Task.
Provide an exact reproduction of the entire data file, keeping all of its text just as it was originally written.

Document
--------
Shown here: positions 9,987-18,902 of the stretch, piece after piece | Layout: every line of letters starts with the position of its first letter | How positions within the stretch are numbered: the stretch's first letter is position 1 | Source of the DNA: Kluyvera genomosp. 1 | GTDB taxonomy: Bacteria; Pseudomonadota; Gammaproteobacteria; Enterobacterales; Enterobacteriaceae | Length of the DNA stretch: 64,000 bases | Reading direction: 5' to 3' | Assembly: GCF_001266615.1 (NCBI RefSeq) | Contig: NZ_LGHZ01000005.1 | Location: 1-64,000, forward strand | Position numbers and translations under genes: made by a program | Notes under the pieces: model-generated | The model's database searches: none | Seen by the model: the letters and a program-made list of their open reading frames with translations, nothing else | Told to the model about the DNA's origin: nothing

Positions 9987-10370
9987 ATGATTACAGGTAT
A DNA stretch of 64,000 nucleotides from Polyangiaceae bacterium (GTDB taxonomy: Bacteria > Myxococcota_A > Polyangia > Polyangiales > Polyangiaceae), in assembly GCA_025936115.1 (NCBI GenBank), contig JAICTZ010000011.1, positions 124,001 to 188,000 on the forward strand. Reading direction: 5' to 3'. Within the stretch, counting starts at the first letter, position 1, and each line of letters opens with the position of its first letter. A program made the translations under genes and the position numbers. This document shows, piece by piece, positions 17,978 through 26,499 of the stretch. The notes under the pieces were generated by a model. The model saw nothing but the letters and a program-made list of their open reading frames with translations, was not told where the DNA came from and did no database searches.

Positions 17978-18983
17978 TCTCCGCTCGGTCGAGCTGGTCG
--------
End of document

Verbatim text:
Shown here: positions 9,987-18,902 of the stretch, piece after piece | Layout: every line of letters starts with the position of its first letter | How positions within the stretch are numbered: the stretch's first letter is position 1 | Source of the DNA: Kluyvera genomosp. 1 | GTDB taxonomy: Bacteria; Pseudomonadota; Gammaproteobacteria; Enterobacterales; Enterobacteriaceae | Length of the DNA stretch: 64,000 bases | Reading direction: 5' to 3' | Assembly: GCF_001266615.1 (NCBI RefSeq) | Contig: NZ_LGHZ01000005.1 | Location: 1-64,000, forward strand | Position numbers and translations under genes: made by a program | Notes under the pieces: model-generated | The model's database searches: none | Seen by the model: the letters and a program-made list of their open reading frames with translations, nothing else | Told to the model about the DNA's origin: nothing

Positions 9987-10370
9987 ATGATTACAGGTAT
A DNA stretch of 64,000 nucleotides from Polyangiaceae bacterium (GTDB taxonomy: Bacteria > Myxococcota_A > Polyangia > Polyangiales > Polyangiaceae), in assembly GCA_025936115.1 (NCBI GenBank), contig JAICTZ010000011.1, positions 124,001 to 188,000 on the forward strand. Reading direction: 5' to 3'. Within the stretch, counting starts at the first letter, position 1, and each line of letters opens with the position of its first letter. A program made the translations under genes and the position numbers. This document shows, piece by piece, positions 17,978 through 26,499 of the stretch. The notes under the pieces were generated by a model. The model saw nothing but the letters and a program-made list of their open reading frames with translations, was not told where the DNA came from and did no database searches.

Positions 17978-18983
17978 TCTCCGCTCGGTCGAGCTGGTCG